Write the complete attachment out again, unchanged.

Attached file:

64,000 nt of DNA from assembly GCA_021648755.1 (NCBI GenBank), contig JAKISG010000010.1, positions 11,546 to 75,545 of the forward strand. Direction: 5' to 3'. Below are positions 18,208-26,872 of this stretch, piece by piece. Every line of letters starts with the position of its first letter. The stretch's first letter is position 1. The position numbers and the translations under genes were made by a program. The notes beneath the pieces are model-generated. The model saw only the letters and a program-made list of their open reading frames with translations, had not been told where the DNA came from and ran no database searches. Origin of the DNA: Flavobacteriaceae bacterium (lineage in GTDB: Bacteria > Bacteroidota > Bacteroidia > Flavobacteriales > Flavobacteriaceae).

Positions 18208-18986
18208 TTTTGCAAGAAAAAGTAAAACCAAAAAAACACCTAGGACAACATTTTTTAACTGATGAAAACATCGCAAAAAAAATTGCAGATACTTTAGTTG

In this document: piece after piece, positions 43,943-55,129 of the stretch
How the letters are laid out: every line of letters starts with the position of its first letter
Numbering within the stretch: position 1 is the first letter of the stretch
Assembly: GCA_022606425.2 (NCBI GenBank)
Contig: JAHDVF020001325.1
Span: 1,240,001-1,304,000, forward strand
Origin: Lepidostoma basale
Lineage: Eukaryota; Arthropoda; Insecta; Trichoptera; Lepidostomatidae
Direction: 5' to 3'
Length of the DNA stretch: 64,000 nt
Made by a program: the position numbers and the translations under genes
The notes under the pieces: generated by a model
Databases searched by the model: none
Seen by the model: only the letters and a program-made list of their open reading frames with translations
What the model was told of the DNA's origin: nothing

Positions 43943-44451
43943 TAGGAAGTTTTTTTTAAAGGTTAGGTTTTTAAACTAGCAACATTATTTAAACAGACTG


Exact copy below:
64,000 nt of DNA from assembly GCA_021648755.1 (NCBI GenBank), contig JAKISG010000010.1, positions 11,546 to 75,545 of the forward strand. Direction: 5' to 3'. Below are positions 18,208-26,872 of this stretch, piece by piece. Every line of letters starts with the position of its first letter. The stretch's first letter is position 1. The position numbers and the translations under genes were made by a program. The notes beneath the pieces are model-generated. The model saw only the letters and a program-made list of their open reading frames with translations, had not been told where the DNA came from and ran no database searches. Origin of the DNA: Flavobacteriaceae bacterium (lineage in GTDB: Bacteria > Bacteroidota > Bacteroidia > Flavobacteriales > Flavobacteriaceae).

Positions 18208-18986
18208 TTTTGCAAGAAAAAGTAAAACCAAAAAAACACCTAGGACAACATTTTTTAACTGATGAAAACATCGCAAAAAAAATTGCAGATACTTTAGTTG

In this document: piece after piece, positions 43,943-55,129 of the stretch
How the letters are laid out: every line of letters starts with the position of its first letter
Numbering within the stretch: position 1 is the first letter of the stretch
Assembly: GCA_022606425.2 (NCBI GenBank)
Contig: JAHDVF020001325.1
Span: 1,240,001-1,304,000, forward strand
Origin: Lepidostoma basale
Lineage: Eukaryota; Arthropoda; Insecta; Trichoptera; Lepidostomatidae
Direction: 5' to 3'
Length of the DNA stretch: 64,000 nt
Made by a program: the position numbers and the translations under genes
The notes under the pieces: generated by a model
Databases searched by the model: none
Seen by the model: only the letters and a program-made list of their open reading frames with translations
What the model was told of the DNA's origin: nothing

Positions 43943-44451
43943 TAGGAAGTTTTTTTTAAAGGTTAGGTTTTTAAACTAGCAACATTATTTAAACAGACTG